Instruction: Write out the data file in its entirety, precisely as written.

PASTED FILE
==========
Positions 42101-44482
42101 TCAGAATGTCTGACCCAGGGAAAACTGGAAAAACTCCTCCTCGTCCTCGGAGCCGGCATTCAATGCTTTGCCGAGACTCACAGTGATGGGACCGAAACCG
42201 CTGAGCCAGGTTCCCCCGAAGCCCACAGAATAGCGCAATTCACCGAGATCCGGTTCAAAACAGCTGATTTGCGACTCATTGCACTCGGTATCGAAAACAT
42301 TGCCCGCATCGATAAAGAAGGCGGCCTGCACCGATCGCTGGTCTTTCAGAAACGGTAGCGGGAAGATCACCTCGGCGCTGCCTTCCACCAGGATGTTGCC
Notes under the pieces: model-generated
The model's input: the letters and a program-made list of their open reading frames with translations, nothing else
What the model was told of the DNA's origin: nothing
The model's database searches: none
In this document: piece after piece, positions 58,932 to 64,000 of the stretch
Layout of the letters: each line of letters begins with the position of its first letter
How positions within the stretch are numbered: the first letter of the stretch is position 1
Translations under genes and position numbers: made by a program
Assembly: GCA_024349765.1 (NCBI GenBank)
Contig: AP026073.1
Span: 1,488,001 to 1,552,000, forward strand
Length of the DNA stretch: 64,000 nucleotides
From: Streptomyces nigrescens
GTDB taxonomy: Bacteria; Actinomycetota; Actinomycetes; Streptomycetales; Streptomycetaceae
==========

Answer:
Positions 42101-44482
42101 TCAGAATGTCTGACCCAGGGAAAACTGGAAAAACTCCTCCTCGTCCTCGGAGCCGGCATTCAATGCTTTGCCGAGACTCACAGTGATGGGACCGAAACCG
42201 CTGAGCCAGGTTCCCCCGAAGCCCACAGAATAGCGCAATTCACCGAGATCCGGTTCAAAACAGCTGATTTGCGACTCATTGCACTCGGTATCGAAAACAT
42301 TGCCCGCATCGATAAAGAAGGCGGCCTGCACCGATCGCTGGTCTTTCAGAAACGGTAGCGGGAAGATCACCTCGGCGCTGCCTTCCACCAGGATGTTGCC
Notes under the pieces: model-generated
The model's input: the letters and a program-made list of their open reading frames with translations, nothing else
What the model was told of the DNA's origin: nothing
The model's database searches: none
In this document: piece after piece, positions 58,932 to 64,000 of the stretch
Layout of the letters: each line of letters begins with the position of its first letter
How positions within the stretch are numbered: the first letter of the stretch is position 1
Translations under genes and position numbers: made by a program
Assembly: GCA_024349765.1 (NCBI GenBank)
Contig: AP026073.1
Span: 1,488,001 to 1,552,000, forward strand
Length of the DNA stretch: 64,000 nucleotides
From: Streptomyces nigrescens
GTDB taxonomy: Bacteria; Actinomycetota; Actinomycetes; Streptomycetales; Streptomycetaceae